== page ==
President Biden said in a statement Saturday he would send approximately 5,000 U.S. troops to safely evacuate U.S. and allied personnel, a force slightly larger than the 3,000 personnel already in transit back to Afghanistan.

Mr. Biden made the decisions after consultations with top advisers while he was working at Camp David. Mr. Biden also defended his decision to withdraw from Afghanistan, as the Taliban continues to advance in the country.

The steps announced by Mr. Biden don’t represent a major course correction in his decision to withdraw American forces from Afghanistan and largely consist of adjustments to moves already under way as he seeks to disengage from America’s longest war.

“I was the fourth President to preside over an American troop presence in Afghanistan—two Republicans, two Democrats. I would not, and will not, pass this war onto a fifth,” he said in a statement.

The 5,000 troops would include the 3,000 U.S. infantry troops, including one Army and two Marine Corps units, that are being sent to Afghanistan this weekend to carry out the evacuation of diplomatic personnel. The Pentagon said Friday that the first elements of that force had already arrived in Kabul. In addition, the U.S. also has more than 600 troops who have been protecting the U.S. embassy and the airport.

Advance Taliban elements have been elsewhere reported as only being 7 miles from Kabul, and that was some hours ago.
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Britain prepares to end diplomatic mission in Afghanistan as Taliban close on Kabul (The Sunday Times, subscription or registration may be required)

Britain is to abandon its diplomatic presence in Afghanistan as the Taliban surged to within seven miles of Kabul, sparking fears in Whitehall that the capital could be overrun in “a few days”.

Senior government sources said the UK would evacuate its ambassador and staff, and would no longer maintain an embassy outpost there.

The full extent of the British withdrawal became clear amid a swift Taliban advance. The fighters were clashing with the Afghan army just outside the capital, where western forces have set up a defensive perimeter at the airport.
So, are we talking about a new isolationist Afghanistan? They will have quite a large quantity of decent weaponry and could destabilise surrounding nations.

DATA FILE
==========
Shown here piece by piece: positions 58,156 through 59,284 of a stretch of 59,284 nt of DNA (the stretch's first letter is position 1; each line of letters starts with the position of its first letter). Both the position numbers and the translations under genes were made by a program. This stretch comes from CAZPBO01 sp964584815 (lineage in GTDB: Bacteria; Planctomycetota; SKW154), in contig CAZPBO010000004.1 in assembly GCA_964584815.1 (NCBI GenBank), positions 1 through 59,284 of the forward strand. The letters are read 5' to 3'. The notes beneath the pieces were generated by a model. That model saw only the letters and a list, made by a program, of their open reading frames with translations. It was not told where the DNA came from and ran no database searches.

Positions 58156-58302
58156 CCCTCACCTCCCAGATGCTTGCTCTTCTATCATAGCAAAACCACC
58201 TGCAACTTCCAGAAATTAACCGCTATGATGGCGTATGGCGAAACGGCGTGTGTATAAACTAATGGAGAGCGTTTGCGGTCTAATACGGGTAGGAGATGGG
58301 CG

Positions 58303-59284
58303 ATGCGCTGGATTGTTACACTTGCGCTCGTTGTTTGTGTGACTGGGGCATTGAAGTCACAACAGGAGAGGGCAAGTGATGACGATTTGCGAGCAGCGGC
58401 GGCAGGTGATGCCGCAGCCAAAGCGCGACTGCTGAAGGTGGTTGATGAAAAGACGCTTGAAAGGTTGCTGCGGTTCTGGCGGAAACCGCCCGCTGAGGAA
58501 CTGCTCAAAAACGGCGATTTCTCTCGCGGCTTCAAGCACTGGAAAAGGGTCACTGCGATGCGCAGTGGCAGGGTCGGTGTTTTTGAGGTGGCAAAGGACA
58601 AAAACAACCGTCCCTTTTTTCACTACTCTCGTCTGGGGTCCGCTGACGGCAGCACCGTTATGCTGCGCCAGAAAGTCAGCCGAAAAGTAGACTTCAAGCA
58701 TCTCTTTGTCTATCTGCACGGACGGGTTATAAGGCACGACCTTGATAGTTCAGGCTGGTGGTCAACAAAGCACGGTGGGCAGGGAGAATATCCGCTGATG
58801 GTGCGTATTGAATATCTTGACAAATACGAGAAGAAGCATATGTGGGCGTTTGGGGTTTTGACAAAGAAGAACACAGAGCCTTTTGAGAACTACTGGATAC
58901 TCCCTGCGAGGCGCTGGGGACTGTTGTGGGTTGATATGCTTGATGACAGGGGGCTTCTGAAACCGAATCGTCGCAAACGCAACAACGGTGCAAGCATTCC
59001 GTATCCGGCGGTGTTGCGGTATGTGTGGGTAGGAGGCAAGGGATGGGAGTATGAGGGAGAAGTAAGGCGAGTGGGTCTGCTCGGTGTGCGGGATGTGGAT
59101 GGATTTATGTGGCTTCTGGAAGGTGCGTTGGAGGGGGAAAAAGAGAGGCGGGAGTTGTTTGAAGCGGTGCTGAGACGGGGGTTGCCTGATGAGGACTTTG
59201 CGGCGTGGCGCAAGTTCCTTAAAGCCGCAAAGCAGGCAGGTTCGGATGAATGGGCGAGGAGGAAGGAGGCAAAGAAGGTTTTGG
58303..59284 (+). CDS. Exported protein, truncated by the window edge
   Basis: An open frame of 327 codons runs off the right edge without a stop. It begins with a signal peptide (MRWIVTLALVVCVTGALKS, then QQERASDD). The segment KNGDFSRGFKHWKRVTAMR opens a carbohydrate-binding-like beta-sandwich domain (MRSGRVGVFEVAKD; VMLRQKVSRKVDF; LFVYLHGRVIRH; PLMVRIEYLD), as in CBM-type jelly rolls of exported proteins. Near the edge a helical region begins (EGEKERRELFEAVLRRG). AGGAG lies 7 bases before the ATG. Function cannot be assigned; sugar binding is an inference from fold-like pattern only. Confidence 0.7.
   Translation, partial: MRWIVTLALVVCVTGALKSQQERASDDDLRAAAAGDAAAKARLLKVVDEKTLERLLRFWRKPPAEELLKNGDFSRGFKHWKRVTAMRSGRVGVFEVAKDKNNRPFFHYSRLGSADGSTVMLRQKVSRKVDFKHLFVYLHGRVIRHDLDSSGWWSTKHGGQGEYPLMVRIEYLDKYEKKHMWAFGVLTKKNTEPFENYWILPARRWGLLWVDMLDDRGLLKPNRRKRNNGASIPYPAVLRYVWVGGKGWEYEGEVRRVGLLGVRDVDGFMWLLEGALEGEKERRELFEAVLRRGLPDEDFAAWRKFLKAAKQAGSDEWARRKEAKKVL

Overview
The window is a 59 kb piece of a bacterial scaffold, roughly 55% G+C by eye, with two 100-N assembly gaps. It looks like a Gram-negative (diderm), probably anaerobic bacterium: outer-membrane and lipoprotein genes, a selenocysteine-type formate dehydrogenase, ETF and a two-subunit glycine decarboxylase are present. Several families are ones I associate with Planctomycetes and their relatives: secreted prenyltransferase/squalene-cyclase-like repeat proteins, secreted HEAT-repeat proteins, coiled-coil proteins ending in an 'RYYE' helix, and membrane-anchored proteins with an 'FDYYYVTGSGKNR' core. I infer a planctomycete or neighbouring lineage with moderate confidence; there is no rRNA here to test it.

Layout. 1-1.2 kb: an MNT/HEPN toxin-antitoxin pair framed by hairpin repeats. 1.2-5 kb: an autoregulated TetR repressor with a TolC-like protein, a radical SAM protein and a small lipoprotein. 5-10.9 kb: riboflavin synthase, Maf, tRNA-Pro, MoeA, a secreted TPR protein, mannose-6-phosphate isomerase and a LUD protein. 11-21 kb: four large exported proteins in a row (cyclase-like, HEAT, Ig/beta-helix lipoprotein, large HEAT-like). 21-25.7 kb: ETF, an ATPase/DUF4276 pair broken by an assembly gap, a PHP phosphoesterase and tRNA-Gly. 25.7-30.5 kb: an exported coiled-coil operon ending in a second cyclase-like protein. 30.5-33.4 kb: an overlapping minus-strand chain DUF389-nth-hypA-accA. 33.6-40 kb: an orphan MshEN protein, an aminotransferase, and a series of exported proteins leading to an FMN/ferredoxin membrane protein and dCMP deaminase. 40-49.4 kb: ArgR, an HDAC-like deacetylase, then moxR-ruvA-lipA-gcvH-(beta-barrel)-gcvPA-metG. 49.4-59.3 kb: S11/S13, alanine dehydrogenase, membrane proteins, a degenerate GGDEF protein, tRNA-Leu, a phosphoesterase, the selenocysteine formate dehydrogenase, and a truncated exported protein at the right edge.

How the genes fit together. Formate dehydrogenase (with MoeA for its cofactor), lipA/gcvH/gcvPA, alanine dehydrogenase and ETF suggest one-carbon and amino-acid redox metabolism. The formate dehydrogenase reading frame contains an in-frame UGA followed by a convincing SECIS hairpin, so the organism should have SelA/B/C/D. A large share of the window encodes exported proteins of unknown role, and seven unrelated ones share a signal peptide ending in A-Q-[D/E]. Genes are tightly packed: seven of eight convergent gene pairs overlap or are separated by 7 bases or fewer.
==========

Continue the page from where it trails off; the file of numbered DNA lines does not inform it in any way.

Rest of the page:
Pakistan is behind all of this.
Better by far if it had been the US behind all of this: the seemingly criminally incompetent decision to announce a quick withdrawl, leaving allies in the lurch *and* a pile of ammo, weapons and supplies behind was actually a devious scheme to bring the Taliban out into the open. Get them to come in... and then spring traps. Bases full of stuff explode. Sudden "accidental" releases of nerve gas and napalm. Ten thousand spider holes spring open and reveal coked-up African mercs.

But that would require not only strategic thinking and bloodthirstiness, it would require a President who was actually *awake.*
Did anyone else notice that the MD is missing rotor blades and that the UH-60 has a broken window?
If I'm not mistaken, Afghan Black Hawks often had that window removed to create an improvised firing port. The other UH-60 seen in the background in the second picture is similarly missing the same window.


Miscalculation? I have no reason to believe that.

As in Vietnam, the goal was to train "South" Vietnamese forces to defend their country from the Communists in the North. That did not happen, so there is precedence for this. I recall the images coming in from Saigon. At the U.S. Embassy, Vietnamese who felt that the U.S. could help them because they helped the U.S., were at the embassy gates. I watched as U.S. military helicopters evacuated embassy staff, and others, in a continuous operation. They landed at waiting aircraft carriers. In some cases, helicopters had to be pushed over the side to make room for others landing.

After Korea was divided into North and South after a successful "police action" led by the U.S., it appears the thinking was to do the same in Vietnam. Now there is Afghanistan. The Russians tried and failed so the U.S. goes in. What? There were no contingency plans? There was no review of the Afghan government's military readiness to repel the so-called Taliban? To keep them in check? I highly doubt that.

As President Kennedy stated in a "rose garden" interview about Vietnam: "It's there war. We can send them equipment and other aid but they have to fight it." If the government does not have popular support then this is what happens.